Projects that increase online anonymity, such as Tor and bitcoin, allow personal freedom from government oppression but also allow crimes to go unpunished.

As a developer, should I contribute to such projects? Is there a way to enforce that those technologies will not be used for money laundering and child pornography?

  • There's a lot of applicable work on this kind of question in the field of ethics, both in practical applications and more philosophical treatments - if you're interested, you might want to do some research into those areas.
    – Beekguk
    Mar 29, 2011 at 20:53

5 Answers 5


This sounds like the principle of double effect. This is when a person takes an action that has two consequences, one positive, and one negative. There are four conditions that are generally needed for the action to be considered moral:

  1. The action itself must be good or neutral. Developing code for anonymity meets this condition.
  2. The bad effect must not me the means by which the good effect is achieved. Anonymity (the good effect) is not achieved by people committing crimes. So again, this is fine.
  3. The intention must be the good effect, not the bad effect. You clearly don't intend for people to abuse your code, and want them to use it for good. So this is okay, again.
  4. The good effect must be at least as important as the bad effect. This is the only one I can see being even questionable in your situation.

In other words, the final question is: Do you think that, overall, more good will be done with software for anonymity than harm? If so, you are in the right to continue to develop it. Personally, I think software for anonymity probably does more good than ill, but I'm no expert.

I don't think the "why not, if you don't, someone else will do it" argument holds water. If developers hold themselves to high standards of ethics, unethical software will be written more slowly and ethical software to defend against it will have a better chance of doing its job. Also, writing unethical code numbs us so we are less likely to recognize future ethical dilemmas and slowly degrades our personal dignity. However, I don't think that this is a case where you need to be concerned; you will be working to make this software for good, with good reason to think it will do primarily good. You are in the right for the same reason that a person making a taser designed for self-defense is in the right. Sure, it could be misused - but in general, it is a tool designed for good.

  • This is one of those rare answers that I wish I could upvote more than once. This is, indeed, well-trod ground in the fields of philosophy & ethics.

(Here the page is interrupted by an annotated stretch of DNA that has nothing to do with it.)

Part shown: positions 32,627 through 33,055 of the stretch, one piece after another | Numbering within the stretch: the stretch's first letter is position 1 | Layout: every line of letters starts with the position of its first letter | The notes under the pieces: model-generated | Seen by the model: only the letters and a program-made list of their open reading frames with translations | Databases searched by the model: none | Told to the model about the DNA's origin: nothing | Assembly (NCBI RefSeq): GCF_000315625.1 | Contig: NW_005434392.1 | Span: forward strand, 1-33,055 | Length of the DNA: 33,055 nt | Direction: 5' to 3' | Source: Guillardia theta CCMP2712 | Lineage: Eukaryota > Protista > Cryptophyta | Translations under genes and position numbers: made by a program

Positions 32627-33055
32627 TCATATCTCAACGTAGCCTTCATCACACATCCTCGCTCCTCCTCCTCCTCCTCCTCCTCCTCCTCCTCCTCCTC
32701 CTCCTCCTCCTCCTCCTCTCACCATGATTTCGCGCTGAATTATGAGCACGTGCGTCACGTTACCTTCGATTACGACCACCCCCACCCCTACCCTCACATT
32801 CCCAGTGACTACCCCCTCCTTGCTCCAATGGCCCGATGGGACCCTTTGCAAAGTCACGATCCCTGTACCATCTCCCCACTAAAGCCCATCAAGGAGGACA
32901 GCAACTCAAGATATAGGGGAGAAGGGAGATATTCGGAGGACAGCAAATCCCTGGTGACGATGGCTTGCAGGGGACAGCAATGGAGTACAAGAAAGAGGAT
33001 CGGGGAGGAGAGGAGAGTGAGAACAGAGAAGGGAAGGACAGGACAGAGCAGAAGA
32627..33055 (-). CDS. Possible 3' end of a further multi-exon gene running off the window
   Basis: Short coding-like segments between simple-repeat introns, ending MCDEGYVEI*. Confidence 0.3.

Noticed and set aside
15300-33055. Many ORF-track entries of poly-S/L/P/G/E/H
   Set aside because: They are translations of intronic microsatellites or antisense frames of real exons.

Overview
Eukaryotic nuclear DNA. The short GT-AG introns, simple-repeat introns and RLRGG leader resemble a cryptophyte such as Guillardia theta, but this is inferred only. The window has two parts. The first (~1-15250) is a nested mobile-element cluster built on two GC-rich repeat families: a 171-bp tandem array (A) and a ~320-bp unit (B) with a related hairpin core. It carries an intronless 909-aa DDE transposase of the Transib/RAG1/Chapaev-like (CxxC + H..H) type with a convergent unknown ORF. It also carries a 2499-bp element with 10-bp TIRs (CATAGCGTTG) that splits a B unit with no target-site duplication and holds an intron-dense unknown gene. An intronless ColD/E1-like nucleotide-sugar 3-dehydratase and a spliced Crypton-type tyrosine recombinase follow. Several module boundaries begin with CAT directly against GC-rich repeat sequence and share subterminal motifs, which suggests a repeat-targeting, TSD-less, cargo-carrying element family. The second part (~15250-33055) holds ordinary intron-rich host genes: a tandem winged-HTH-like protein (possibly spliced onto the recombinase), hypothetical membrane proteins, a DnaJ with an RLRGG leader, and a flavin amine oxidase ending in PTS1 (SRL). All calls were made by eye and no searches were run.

– Beekguk
    Mar 29, 2011 at 20:52
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    I don't think developing an atomic bomb would be validated by those four conditions, and I don't see anyone regretting this decision.
    – Jader Dias
    Mar 30, 2011 at 0:02
  • But I choose your answer anyway, because it is deeper than the previous ones.
    – Jader Dias
    Mar 30, 2011 at 0:03
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    @Jader: Einstein said "I made one great mistake in my life... when I signed the letter to President Roosevelt recommending that atom bombs be made" Mar 30, 2011 at 0:46
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    @Andre: please include the entire quote to preserve the context: "I made one great mistake in my life... when I signed the letter to President Roosevelt recommending that atom bombs be made; but there was some justification - the danger that the Germans would make them." [emphasis mine] doug-long.com/einstein.htm Mar 30, 2011 at 1:56

It's not up to you to ensure that your product is used legitimately. Should Microsoft stop making Windows because people use it for nefarious purposes? I for one would applaud you for contributing to making the internet anonymous.

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    Good point but Windows wasn't made with the specific purpose of avoiding the law enforcement. While anonimity is.
    – Jader Dias
    Mar 29, 2011 at 19:09
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    @Jader Dias That's not true at all. It might enable it, but certainly not created solely for it. The less you know about me the safer I am in all my online and offline transactions. See news.softpedia.com/news/… for a perfect example from the opposite end of the spectrum.
    – Aeo
    Mar 29, 2011 at 19:22